Ships rely on batteries as an emergency power source and to supply certain equipment with low-voltage DC power. To fulfil these needs, it’s important to use the appropriate battery size and type, and to have them regularly maintained.
Two main types of batteries are used on board ships: lead-acid and alkaline, along with various circuits and control gear.
Nickel Cadmium battery [alkaline battery]
The alkaline battery is made up of a positive nickel hydroxide plate and a negative cadmium and iron plate that are submerged in potassium hydroxide solution. This creates a cell voltage of around 1.4V, and typically, five of these cells are grouped together to produce approximately seven volts. Each cell is housed within a steel casing, and an interleaved construction is used.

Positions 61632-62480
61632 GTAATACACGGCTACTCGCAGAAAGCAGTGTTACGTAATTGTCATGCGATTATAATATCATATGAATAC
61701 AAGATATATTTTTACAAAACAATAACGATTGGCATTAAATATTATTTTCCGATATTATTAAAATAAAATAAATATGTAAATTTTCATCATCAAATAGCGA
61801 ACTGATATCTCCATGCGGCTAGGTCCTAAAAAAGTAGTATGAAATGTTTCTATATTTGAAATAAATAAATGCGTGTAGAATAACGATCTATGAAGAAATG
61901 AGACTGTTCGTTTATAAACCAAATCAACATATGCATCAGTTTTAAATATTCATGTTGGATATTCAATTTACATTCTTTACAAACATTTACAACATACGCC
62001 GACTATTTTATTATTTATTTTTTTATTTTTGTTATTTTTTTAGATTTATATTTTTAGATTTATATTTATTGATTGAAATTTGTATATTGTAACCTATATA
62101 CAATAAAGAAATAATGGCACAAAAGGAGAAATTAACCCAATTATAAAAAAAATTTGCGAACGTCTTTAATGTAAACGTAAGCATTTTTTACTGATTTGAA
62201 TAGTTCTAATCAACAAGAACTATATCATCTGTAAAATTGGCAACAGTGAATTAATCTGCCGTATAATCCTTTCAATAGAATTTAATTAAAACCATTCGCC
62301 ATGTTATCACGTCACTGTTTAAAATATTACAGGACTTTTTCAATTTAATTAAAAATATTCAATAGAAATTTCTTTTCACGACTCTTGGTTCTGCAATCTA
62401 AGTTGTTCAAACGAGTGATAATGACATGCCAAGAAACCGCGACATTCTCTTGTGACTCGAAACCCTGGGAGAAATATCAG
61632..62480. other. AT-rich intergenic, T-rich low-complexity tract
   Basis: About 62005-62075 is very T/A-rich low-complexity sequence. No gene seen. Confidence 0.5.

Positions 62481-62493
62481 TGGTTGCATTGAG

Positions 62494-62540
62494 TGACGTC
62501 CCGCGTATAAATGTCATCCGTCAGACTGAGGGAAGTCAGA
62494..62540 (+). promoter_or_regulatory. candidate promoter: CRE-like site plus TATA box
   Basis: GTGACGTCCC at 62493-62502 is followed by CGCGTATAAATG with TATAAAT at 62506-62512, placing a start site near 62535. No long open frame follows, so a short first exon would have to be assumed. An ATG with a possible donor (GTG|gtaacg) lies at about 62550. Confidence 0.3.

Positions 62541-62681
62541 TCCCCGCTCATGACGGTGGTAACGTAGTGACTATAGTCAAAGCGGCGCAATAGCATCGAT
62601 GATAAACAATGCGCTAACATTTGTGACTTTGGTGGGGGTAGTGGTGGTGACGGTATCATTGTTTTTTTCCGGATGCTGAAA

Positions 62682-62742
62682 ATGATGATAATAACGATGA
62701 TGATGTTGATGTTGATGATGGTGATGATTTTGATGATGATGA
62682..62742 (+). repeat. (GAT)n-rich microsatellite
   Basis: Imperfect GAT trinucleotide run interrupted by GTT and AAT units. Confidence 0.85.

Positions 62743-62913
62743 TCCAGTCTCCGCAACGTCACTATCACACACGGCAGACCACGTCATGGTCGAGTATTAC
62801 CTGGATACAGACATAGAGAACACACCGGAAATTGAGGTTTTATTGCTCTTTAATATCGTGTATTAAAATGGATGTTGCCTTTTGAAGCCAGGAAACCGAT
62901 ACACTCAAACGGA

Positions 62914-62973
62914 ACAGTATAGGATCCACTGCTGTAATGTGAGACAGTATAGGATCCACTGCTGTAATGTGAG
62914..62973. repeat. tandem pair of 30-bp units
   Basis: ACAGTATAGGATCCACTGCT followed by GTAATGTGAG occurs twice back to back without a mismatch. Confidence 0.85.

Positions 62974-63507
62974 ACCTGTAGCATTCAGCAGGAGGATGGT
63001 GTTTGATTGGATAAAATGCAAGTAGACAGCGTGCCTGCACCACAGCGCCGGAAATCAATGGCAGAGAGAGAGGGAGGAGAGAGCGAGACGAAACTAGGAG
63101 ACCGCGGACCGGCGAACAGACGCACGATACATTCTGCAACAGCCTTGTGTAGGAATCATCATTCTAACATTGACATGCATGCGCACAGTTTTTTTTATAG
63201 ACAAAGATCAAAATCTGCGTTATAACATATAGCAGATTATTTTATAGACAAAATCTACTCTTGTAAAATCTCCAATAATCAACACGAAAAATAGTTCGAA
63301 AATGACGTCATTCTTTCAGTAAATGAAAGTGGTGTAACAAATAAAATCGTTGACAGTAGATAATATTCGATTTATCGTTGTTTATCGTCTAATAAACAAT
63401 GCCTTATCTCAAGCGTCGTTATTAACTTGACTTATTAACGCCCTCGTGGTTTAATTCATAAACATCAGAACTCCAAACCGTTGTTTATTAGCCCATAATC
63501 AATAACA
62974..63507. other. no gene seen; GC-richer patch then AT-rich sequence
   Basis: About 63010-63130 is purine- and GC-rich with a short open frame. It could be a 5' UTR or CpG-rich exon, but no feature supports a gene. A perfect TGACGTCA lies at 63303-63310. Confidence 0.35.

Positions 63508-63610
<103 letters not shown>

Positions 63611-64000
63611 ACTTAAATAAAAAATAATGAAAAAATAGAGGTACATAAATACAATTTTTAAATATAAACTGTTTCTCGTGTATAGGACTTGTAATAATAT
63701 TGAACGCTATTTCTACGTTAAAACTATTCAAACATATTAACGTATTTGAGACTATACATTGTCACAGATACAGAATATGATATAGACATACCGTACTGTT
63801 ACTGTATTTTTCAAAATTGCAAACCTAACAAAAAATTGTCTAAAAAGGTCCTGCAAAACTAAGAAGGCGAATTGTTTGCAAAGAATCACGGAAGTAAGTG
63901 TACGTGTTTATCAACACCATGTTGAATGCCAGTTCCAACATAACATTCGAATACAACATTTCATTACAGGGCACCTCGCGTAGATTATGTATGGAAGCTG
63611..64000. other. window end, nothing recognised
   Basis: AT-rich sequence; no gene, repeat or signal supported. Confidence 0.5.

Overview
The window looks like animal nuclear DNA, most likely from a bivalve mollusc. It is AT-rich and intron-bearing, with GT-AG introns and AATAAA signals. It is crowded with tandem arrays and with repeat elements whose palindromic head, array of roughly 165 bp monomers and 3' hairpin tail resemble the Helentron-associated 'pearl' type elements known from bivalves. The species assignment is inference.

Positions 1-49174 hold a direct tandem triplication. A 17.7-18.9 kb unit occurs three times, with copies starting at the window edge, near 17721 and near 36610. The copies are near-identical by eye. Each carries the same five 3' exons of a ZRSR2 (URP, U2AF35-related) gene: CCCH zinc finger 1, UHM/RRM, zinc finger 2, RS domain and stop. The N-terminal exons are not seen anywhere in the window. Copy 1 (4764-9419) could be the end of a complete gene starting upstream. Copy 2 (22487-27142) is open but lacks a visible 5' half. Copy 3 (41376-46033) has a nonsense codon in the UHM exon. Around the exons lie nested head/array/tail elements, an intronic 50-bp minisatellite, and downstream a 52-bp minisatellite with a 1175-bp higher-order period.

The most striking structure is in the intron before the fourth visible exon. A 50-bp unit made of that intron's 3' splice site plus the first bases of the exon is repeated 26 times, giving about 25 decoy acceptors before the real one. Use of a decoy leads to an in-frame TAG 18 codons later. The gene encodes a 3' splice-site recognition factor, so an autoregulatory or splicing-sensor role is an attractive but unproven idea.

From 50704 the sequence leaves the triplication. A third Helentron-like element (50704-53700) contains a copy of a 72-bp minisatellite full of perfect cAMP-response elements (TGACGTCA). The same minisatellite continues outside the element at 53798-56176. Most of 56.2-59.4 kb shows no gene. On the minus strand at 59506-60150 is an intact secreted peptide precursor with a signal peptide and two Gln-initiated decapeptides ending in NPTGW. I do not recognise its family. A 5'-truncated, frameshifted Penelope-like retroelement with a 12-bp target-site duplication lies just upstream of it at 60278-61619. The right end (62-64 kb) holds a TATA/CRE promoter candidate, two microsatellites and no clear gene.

The battery is made up of multiple cells that are mounted in hardwood crates with space between them. These cells are connected in series to produce the desired battery voltage.
When the battery is charged, the nickel hydroxide plate is positive, and the negative plate is cadmium. Common properties of alkaline battery:
Lead Acid Battery
The lead-acid battery is composed of several cells, each containing a lead peroxide positive plate, a lead negative plate, and a dilute sulfuric acid solution known as the electrolyte.
When a wire connects the two plates, a voltage is produced, resulting in the flow of current. Initially, the voltage is around 2.2V, but it stabilizes to approximately 2V. A 12V battery can be obtained by connecting six separate cells in series.
The term ‘accumulator’ is sometimes used interchangeably with the term ‘battery’.
Common properties of Lead Acid Batteries –